Fed Economists Map Link Between Balance Sheet and Treasury YieldBy
Normalizing size could lift 10yr yields about .75 pct point
Fed officials aiming to dump assets without disrupting markets
Shrinking the Federal Reserve’s bloated balance sheet to a more normal size, which may begin as early as this year, would lift the yield on 10-year Treasury notes by about an estimated 0.75 percentage point, according to a study by three economists at the U.S. central bank.
The authors examined the impact of cutting the $4.5 trillion Fed balance sheet to $2.3 trillion over five years. Remaining assets were estimated to continue to depress longer-term yields by about a quarter-percentage point more than would other have been the case.
Economists who follow the institution said the Fed was unlikely to pursue as rapid a pace of change as envisioned in the paper, because it would risk disrupting bond markets and might significantly reduce the number of times officials would otherwise increase interest rates.
“That seems like an aggressive unwind,” said Gennadiy Goldberg, senior U.S. rates strategist at TD Securities in New York. “The majority of the impact would actually happen in the first couple of years, and that could be prohibitive.”
Fed policy makers are contemplating when and how to shrink the central bank’s portfolio of Treasury and mortgage-backed securities. Minutes of their March meeting showed most officials favored a change later this year in the Fed’s policy of reinvesting holdings as they mature, which keeps the size of the portfolio level.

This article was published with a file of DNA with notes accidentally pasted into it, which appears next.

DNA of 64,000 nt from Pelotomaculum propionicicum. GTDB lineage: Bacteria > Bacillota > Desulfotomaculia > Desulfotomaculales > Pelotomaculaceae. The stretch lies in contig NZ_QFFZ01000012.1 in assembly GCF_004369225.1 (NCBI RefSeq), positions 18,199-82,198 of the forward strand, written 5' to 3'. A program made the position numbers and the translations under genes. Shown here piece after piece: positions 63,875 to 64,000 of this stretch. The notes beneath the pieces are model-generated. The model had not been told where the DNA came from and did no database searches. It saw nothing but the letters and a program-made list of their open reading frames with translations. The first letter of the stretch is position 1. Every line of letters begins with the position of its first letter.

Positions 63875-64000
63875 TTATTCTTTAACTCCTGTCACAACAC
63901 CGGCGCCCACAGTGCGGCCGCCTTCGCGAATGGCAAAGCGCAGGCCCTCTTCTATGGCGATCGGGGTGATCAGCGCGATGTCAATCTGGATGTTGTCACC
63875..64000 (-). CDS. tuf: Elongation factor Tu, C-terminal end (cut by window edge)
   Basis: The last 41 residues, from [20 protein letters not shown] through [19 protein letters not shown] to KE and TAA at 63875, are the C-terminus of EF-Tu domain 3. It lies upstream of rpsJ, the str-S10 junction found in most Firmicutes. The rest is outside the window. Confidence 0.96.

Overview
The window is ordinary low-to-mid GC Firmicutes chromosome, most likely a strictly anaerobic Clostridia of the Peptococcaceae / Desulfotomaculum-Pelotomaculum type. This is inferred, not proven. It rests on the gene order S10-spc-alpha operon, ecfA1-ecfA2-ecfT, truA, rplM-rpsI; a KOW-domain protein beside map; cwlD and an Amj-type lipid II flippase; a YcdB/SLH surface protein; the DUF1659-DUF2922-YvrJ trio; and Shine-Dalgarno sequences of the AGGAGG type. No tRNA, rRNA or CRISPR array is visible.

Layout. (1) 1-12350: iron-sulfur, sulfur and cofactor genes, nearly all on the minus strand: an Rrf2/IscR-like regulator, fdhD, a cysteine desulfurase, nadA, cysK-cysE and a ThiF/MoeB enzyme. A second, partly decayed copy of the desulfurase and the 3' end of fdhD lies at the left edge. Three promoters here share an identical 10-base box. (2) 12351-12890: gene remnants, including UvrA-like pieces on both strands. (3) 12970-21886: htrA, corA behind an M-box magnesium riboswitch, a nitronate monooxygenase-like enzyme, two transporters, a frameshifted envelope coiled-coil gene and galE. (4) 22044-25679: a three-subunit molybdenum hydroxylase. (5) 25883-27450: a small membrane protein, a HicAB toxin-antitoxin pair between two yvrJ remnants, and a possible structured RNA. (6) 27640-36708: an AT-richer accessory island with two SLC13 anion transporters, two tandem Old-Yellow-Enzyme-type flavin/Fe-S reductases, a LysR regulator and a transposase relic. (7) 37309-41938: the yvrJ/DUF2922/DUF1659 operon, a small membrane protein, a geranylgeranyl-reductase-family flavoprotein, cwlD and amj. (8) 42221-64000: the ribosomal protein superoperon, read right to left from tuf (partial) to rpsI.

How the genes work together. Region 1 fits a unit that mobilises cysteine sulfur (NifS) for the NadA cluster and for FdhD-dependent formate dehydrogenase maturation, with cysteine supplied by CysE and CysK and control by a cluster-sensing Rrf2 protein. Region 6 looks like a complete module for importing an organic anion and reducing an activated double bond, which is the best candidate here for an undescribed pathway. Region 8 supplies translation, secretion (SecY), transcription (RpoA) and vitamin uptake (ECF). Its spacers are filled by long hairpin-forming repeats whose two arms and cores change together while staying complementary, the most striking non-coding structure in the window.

The paper, written by Brian Bonis, Jane Ihrig and Min Wei, doesn’t necessarily represent the view of Fed policy makers. The authors used a hypothetical scenario in which the balance sheet is trimmed enough to drain excess reserves deposited at the central bank by commercial banks, leaving about $100 billion in required reserves. The start-and-end dates of the process were based on median expectations provided by respondents to the New York Fed’s December 2016 survey of primary dealers.
While the Fed’s approach to reducing the balance sheet remains undecided, officials have made clear they want to trim the portfolio without disrupting financial markets or supplanting the fed funds rate in the central bank’s monetary policy tool box.
“The exit from a large balance sheet should be conducted in ways that maintain the primacy of using short-term interest rates to either slow down or stimulate the economy,” Boston Fed President Eric Rosengren said April 19.
It would be very difficult to calculate a speed limit for cutting the balance sheet while keeping to those two goals, said Luke Tilley, chief economist at money manager Wilmington Trust Corp. “There’s a considerable amount of uncertainty over how much impact it will have,” he said.
The Fed paper, in fact, makes that very point. The authors estimate that at the end of 2016 the balance sheet was suppressing 10-year yields by 1 percentage point. But to make that same estimate with 90 percent confidence, they’re forced to place it in a range from about 0.5 percentage point to 1.5 percentage point.
“That’s about as wide a range as you’ll see for someone putting out research,” said Thomas Simons, an economist at Jefferies LLC in New York. “The chart shows, really, they have no idea.”
Moreover, even if the impact on yields were clear, it’s still uncertain how much the move in yields would corresponds to a movement in the fed funds rate -- a calculation necessary to guess how much balance sheet moves might substitute for rate hikes.
For all those reasons, TD Securities’s Goldberg said, the Fed is likely to take more time than laid out in the paper to normalize the balance sheet, especially at the outset.
“We expect the Fed to have transition period in which it phases out the reinvestment throughout 2018 and possibly into 2019,” he said.